The present invention will further be described with reference to the accompanying drawings in which:
FIGS. 1 and 2 are differential thermal analysis curves of the products obtained in Example 1 and Comparative Example 1, respectively;
FIG. 3 is an X-ray diffraction chart in which (a), (b), (c) and (d) refer respectively to the products obtained in Example 1 and Comparative Examples 2 to 4; and
FIG. 4 is an infrared transmission characteristic diagram of the glass obtained in Example 1.
Raw materials having a purity of at least 99.999% were used to produce a chalcogenide glass in accordance with this example.
Ge (27.30g), 19.80g of Se, 100.00g of Te and 30.03g of Tl were mixed so that the resulting material would consist of 24 at % of Ge, 16 at % of Se, 50 at % of Te and 10 at % of Tl. The Ge-Se-Te-Tl mixture was put in a quartz vessel having an inside diameter of 10 mm and a length of 100 mm. The inside of the quartz vessel was evacuated to 2×10-7 torr over 4 hours. Thereafter, the evacuation port of the quartz vessel was sealed up in an ampoule shape by using a gas burner.
The quartz ampoule was put in a rocking electrical furnace, heated slowly to 400° C. and maintained at this temperature for 24 hours. Thereafter, the temperature was slowly elevated to 860° C. in order to melt the raw materials. During the heat melting, the quartz ampoule was allowed to rock once every 30 seconds to homogenize the chalcogenide glass melt. The glass was then cooled gradually to 550° C. with continued rocking, and the rocking was stopped when its temperature reached 550° C. After standing for about 1 hour, the ampoule was transferred to an annealing furnace kept at 180° C., and then annealed to room temperature over the course of about 6 hours.
The product obtained was taken out of the ampoule, and subjected to X-ray diffractometry. Since as shown in FIG. 3, (a), its diffraction pattern did not show a sharp peak inherent to a crystal, this product was determined to be amorphous. The product was also subjected to differential thermal analysis. As shown in FIG. 1, endothermic peaks attributed to a glass transition temperature of about 157° C. and a melting point of about 340° C. were observed, but no exothermic peak due to crystallization appeared. The product was polished into a sheet glass having a thickness of 7 mm and a parallel mirror surface, and its infrared absorption specrum was measured. As shown in FIG. 4, no absorption peak was observed over a wide wavelength region from 2.5 to 14 micrometers.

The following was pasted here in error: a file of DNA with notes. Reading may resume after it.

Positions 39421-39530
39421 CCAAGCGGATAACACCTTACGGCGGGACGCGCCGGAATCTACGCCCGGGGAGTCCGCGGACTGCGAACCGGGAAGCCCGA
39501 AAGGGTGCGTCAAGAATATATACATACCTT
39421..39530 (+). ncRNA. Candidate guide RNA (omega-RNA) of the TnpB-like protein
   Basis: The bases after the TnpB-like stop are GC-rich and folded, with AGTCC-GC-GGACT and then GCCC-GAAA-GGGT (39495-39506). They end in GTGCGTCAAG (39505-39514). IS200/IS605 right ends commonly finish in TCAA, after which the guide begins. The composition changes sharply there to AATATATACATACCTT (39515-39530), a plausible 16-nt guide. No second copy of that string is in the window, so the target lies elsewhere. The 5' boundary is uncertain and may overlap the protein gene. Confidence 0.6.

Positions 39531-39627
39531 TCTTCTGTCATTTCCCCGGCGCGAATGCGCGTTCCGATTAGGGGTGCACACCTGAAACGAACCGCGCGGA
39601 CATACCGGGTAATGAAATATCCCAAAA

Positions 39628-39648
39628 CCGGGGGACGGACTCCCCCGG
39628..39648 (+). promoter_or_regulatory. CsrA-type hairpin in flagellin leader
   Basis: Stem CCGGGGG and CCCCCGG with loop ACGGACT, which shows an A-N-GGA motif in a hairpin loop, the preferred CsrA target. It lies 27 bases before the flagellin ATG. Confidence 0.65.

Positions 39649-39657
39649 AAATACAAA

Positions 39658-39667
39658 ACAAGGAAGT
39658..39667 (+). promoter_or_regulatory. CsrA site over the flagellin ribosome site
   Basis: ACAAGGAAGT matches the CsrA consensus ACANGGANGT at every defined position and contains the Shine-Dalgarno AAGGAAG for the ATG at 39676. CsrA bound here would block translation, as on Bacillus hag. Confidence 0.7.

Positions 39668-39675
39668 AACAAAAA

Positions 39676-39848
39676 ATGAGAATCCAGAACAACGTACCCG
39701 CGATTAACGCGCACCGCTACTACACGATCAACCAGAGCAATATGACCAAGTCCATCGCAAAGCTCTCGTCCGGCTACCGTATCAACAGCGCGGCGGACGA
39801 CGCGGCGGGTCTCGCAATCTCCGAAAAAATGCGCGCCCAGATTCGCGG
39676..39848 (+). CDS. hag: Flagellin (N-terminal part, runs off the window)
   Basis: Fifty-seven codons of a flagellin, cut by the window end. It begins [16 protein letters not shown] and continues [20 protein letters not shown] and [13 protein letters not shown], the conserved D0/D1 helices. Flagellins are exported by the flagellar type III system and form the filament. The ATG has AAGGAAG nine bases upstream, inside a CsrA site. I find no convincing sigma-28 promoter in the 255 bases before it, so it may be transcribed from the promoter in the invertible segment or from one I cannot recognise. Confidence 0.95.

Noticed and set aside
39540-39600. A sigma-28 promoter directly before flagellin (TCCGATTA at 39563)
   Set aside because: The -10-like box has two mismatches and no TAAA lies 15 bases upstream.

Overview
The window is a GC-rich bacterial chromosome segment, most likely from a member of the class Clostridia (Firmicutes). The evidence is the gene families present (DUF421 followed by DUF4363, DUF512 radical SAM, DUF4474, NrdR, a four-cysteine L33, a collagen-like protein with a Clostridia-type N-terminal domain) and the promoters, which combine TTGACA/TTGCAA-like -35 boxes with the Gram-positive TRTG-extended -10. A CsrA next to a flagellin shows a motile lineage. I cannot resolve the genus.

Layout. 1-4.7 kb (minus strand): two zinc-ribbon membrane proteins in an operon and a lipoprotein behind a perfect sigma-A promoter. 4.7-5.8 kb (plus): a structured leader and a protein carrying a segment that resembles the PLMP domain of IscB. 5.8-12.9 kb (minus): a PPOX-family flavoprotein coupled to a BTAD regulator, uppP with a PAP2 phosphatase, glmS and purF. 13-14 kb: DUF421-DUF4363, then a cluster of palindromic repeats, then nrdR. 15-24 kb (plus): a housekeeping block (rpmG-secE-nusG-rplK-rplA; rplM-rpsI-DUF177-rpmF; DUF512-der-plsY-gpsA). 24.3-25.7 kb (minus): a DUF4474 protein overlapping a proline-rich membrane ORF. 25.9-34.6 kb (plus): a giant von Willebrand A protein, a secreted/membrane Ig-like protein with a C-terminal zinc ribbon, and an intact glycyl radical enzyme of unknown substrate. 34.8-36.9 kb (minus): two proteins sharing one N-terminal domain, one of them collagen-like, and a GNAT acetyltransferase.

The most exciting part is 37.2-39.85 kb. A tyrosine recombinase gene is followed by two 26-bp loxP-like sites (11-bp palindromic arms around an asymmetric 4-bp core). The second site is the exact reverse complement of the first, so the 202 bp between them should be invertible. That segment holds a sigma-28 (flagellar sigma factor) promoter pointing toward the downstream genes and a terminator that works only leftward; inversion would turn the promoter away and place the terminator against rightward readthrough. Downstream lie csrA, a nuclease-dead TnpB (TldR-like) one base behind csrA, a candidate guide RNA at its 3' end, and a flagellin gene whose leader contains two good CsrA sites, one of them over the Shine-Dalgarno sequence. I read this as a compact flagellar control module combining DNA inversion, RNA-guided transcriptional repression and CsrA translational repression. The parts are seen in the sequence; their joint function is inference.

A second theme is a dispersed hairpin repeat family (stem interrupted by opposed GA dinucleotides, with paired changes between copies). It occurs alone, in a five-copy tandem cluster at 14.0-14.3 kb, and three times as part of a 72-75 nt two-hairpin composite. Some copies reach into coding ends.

When the product was left to stand in atmospheric air for more than 1 month, no change occurred in the gloss of its surface.
In each run, raw materials having a purity of at least 99.999% were used as in Example 1.
Ge-Se-Te-Tl or Ge-Se-Te-Tl-(Sb, Pb, In, Bi, Sn or Mg) were mixed in such proportions that the composition of the resulting material would be as shown in Table 1 were sealed up in a quartz ampoule having an internal pressure of 2×10-7 torr as in Example 1. The raw materials were melted and annealed by the same procedure as in Example 1 to give the desired product having the composition shown in Table 1.
The products obtained in Examples 2 to 29 were each subjected to X-ray diffractometry. Since no sharp peak inherent to a crystal was observed in the diffraction patterns of these materials, it was confirmed that the products obtained in Exampels 2 to 29 were amorphous. When these products were subjected to differential thermal analysis, glass transition temperatures were clearly observed. These glass transition points are shown in Table 1. When these products were examined for infrared transmission characteristics by the same method as in Example 1, they were found to be transparent over a wavelength region of 2.5 to 14 micrometers. Furthermore, these products had weatherability equivalent to that of the product obtained in Example 1.